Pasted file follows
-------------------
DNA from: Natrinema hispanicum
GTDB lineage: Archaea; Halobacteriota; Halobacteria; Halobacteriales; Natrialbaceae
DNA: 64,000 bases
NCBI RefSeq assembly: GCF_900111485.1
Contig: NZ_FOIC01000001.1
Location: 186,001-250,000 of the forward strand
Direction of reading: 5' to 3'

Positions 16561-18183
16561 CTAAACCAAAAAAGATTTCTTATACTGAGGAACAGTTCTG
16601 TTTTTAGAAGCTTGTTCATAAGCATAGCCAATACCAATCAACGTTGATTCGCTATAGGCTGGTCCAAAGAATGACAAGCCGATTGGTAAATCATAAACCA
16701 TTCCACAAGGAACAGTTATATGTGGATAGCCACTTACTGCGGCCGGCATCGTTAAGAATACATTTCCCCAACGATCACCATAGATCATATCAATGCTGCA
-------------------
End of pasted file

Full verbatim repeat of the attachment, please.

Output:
DNA from: Natrinema hispanicum
GTDB lineage: Archaea; Halobacteriota; Halobacteria; Halobacteriales; Natrialbaceae
DNA: 64,000 bases
NCBI RefSeq assembly: GCF_900111485.1
Contig: NZ_FOIC01000001.1
Location: 186,001-250,000 of the forward strand
Direction of reading: 5' to 3'

Positions 16561-18183
16561 CTAAACCAAAAAAGATTTCTTATACTGAGGAACAGTTCTG
16601 TTTTTAGAAGCTTGTTCATAAGCATAGCCAATACCAATCAACGTTGATTCGCTATAGGCTGGTCCAAAGAATGACAAGCCGATTGGTAAATCATAAACCA
16701 TTCCACAAGGAACAGTTATATGTGGATAGCCACTTACTGCGGCCGGCATCGTTAAGAATACATTTCCCCAACGATCACCATAGATCATATCAATGCTGCA